informationliberation
The news you're not supposed to know...




An Introduction to Austrian Economics: Understand Economics, Understand Everything
The Century of the Self: The Untold History of Controlling the Masses Through the Manipulation of Unconscious Desires
The Disappearing Male: From Virility to Sterility

The Obama Deception: The Mask Comes Off
Operation Gladio: The Hidden History of U.S. Sponsored False Flag Terrorism in EuropeThe New American Century: The Untold History of The Project for the New American Century
(more)
Article posted Sep 28 2012, 8:52 AM Category: Big Brother/Orwellian Source: EFF.org Print

Cleansing the Internet of Terrorism: EU-Funded Project Seeks To Erode Civil Liberties

BY JILLIAN C. YORK AND KATITZA RODRIGUEZ, Electronic Frontier Foundation

A new project aimed at "countering illegal use of the Internet" is making headlines this week. The project, dubbedCleanIT, is funded by the European Commission (EC) to the tune of more than $400,000 and, it would appear, aims to eradicate the Internet of terrorism.

European Digital Rights, a Brussels-based organization consisting of 32 NGOs throughout Europe (and of which EFF is a member), hasrecently published a leaked draft document from CleanIT.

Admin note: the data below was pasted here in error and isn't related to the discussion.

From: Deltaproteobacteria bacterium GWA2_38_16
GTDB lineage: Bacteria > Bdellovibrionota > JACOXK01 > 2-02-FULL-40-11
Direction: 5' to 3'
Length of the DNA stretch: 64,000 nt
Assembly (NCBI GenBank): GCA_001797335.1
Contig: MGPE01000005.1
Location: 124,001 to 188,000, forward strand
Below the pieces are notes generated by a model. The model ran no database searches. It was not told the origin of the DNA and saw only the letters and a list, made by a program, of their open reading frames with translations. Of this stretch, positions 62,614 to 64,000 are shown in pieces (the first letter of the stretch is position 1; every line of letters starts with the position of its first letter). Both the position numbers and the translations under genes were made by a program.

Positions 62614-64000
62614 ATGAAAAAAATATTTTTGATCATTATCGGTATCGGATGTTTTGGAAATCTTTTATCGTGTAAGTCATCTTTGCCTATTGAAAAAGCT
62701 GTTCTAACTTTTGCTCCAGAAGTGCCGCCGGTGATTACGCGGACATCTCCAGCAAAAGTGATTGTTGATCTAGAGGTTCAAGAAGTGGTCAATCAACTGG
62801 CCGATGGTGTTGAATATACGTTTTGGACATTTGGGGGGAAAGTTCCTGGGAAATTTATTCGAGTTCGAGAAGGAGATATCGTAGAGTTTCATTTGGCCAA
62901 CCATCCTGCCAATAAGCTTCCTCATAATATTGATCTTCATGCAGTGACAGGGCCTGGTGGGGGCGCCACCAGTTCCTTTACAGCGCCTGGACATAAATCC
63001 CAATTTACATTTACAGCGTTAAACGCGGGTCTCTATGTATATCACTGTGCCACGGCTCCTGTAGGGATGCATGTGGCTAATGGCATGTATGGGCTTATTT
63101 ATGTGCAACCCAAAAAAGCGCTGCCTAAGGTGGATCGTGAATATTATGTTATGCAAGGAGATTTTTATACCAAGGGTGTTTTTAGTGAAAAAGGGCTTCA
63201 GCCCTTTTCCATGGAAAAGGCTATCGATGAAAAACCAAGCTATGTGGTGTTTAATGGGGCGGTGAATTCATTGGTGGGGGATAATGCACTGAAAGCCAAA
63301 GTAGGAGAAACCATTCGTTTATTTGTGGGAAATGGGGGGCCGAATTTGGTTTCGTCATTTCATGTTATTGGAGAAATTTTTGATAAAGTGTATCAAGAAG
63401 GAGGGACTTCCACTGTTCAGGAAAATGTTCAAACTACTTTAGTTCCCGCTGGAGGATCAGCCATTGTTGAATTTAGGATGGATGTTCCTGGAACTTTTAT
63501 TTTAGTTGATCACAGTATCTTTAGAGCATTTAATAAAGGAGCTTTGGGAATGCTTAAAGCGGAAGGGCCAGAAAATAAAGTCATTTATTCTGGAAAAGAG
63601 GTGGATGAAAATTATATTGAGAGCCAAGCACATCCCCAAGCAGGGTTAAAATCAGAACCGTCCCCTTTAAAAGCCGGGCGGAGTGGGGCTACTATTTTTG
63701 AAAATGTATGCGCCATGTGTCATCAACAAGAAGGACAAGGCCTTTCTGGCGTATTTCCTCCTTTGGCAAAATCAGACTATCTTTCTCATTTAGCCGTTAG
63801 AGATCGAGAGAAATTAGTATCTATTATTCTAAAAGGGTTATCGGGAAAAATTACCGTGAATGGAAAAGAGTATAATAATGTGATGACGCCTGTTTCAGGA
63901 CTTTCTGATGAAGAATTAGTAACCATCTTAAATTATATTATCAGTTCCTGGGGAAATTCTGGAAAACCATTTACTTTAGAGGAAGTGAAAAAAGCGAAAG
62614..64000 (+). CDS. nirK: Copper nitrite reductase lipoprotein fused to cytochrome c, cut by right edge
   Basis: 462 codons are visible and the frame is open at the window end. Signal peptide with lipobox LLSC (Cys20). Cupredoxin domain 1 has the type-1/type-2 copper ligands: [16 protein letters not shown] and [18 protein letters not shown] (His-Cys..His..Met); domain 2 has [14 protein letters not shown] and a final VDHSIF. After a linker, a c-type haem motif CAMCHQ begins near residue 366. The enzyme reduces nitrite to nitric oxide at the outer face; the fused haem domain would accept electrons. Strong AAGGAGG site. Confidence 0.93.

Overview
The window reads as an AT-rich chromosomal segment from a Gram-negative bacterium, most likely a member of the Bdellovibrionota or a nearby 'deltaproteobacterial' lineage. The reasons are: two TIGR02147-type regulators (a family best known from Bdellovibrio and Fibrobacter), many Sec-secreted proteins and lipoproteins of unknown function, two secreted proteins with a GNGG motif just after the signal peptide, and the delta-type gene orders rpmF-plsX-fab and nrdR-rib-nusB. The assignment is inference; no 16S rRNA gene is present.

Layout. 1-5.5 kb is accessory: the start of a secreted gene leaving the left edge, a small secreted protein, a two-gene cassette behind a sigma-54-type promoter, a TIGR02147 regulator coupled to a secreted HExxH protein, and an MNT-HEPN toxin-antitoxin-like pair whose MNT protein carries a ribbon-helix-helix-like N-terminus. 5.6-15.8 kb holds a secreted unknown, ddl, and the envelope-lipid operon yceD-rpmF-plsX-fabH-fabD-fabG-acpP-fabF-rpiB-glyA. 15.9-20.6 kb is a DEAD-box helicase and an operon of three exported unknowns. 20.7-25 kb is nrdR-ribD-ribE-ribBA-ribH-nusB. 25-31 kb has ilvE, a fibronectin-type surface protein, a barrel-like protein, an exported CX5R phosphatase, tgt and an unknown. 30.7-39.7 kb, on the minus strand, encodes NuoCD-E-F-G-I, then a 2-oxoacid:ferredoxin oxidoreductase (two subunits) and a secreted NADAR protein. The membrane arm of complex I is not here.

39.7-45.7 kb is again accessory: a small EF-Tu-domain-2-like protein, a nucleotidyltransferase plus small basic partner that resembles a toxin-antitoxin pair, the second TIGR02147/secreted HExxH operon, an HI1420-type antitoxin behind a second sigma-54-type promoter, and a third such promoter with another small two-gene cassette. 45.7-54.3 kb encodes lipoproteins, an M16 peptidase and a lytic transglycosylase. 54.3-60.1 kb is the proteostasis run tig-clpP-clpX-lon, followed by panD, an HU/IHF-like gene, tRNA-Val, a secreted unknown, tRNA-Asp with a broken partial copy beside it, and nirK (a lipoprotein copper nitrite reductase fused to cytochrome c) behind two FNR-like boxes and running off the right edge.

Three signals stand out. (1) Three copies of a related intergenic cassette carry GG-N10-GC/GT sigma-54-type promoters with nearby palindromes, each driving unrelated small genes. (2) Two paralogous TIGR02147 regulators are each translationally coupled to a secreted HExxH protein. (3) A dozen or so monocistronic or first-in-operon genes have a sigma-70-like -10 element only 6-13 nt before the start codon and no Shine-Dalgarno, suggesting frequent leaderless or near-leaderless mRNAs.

On the project's website, its stated goal is to reduce the impact of the use of the Internet for "terrorist purposes" but "without affecting our online freedom." While the goal may seem noble enough, the project actually contains a number of controversial proposals that will compel Internet intermediaries to police the Internet and most certainly will affect our online freedom. Let's take a look at a few of the most controversial elements of the project.

Privatization of Law Enforcement

Under the guise of fighting 'terrorist use of the Internet,' the "CleanIT project," led by the Dutch police, has developed a set of 'detailed recommendations' that will compel Internet companies to act as arbiters of what is "illegal" or "terrorist" uses of the Internet.